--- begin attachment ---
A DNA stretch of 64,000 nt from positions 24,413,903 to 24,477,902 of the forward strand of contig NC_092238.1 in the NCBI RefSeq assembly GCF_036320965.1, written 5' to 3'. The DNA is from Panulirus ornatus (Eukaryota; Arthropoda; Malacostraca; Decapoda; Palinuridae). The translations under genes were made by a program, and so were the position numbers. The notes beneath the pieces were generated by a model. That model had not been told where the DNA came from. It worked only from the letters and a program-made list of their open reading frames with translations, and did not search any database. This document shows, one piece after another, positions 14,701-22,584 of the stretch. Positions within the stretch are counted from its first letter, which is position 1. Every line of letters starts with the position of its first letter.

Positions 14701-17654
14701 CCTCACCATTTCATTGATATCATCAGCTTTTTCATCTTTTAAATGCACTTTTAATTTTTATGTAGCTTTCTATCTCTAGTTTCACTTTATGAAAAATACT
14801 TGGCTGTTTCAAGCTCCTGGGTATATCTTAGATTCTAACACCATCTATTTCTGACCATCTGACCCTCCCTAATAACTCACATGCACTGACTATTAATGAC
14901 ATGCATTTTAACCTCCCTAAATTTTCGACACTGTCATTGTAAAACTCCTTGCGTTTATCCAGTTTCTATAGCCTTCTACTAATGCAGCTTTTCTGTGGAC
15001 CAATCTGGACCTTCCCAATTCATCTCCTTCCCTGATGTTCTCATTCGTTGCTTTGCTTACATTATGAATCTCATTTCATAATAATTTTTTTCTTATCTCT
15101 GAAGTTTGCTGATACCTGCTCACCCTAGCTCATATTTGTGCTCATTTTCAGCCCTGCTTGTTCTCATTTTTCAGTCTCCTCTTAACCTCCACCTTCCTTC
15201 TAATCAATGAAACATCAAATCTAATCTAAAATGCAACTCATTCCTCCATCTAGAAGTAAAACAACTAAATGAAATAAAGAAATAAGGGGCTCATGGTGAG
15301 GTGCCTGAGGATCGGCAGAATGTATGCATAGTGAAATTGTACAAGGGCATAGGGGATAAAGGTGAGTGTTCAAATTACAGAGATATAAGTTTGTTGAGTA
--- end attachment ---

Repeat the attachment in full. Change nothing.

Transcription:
A DNA stretch of 64,000 nt from positions 24,413,903 to 24,477,902 of the forward strand of contig NC_092238.1 in the NCBI RefSeq assembly GCF_036320965.1, written 5' to 3'. The DNA is from Panulirus ornatus (Eukaryota; Arthropoda; Malacostraca; Decapoda; Palinuridae). The translations under genes were made by a program, and so were the position numbers. The notes beneath the pieces were generated by a model. That model had not been told where the DNA came from. It worked only from the letters and a program-made list of their open reading frames with translations, and did not search any database. This document shows, one piece after another, positions 14,701-22,584 of the stretch. Positions within the stretch are counted from its first letter, which is position 1. Every line of letters starts with the position of its first letter.

Positions 14701-17654
14701 CCTCACCATTTCATTGATATCATCAGCTTTTTCATCTTTTAAATGCACTTTTAATTTTTATGTAGCTTTCTATCTCTAGTTTCACTTTATGAAAAATACT
14801 TGGCTGTTTCAAGCTCCTGGGTATATCTTAGATTCTAACACCATCTATTTCTGACCATCTGACCCTCCCTAATAACTCACATGCACTGACTATTAATGAC
14901 ATGCATTTTAACCTCCCTAAATTTTCGACACTGTCATTGTAAAACTCCTTGCGTTTATCCAGTTTCTATAGCCTTCTACTAATGCAGCTTTTCTGTGGAC
15001 CAATCTGGACCTTCCCAATTCATCTCCTTCCCTGATGTTCTCATTCGTTGCTTTGCTTACATTATGAATCTCATTTCATAATAATTTTTTTCTTATCTCT
15101 GAAGTTTGCTGATACCTGCTCACCCTAGCTCATATTTGTGCTCATTTTCAGCCCTGCTTGTTCTCATTTTTCAGTCTCCTCTTAACCTCCACCTTCCTTC
15201 TAATCAATGAAACATCAAATCTAATCTAAAATGCAACTCATTCCTCCATCTAGAAGTAAAACAACTAAATGAAATAAAGAAATAAGGGGCTCATGGTGAG
15301 GTGCCTGAGGATCGGCAGAATGTATGCATAGTGAAATTGTACAAGGGCATAGGGGATAAAGGTGAGTGTTCAAATTACAGAGATATAAGTTTGTTGAGTA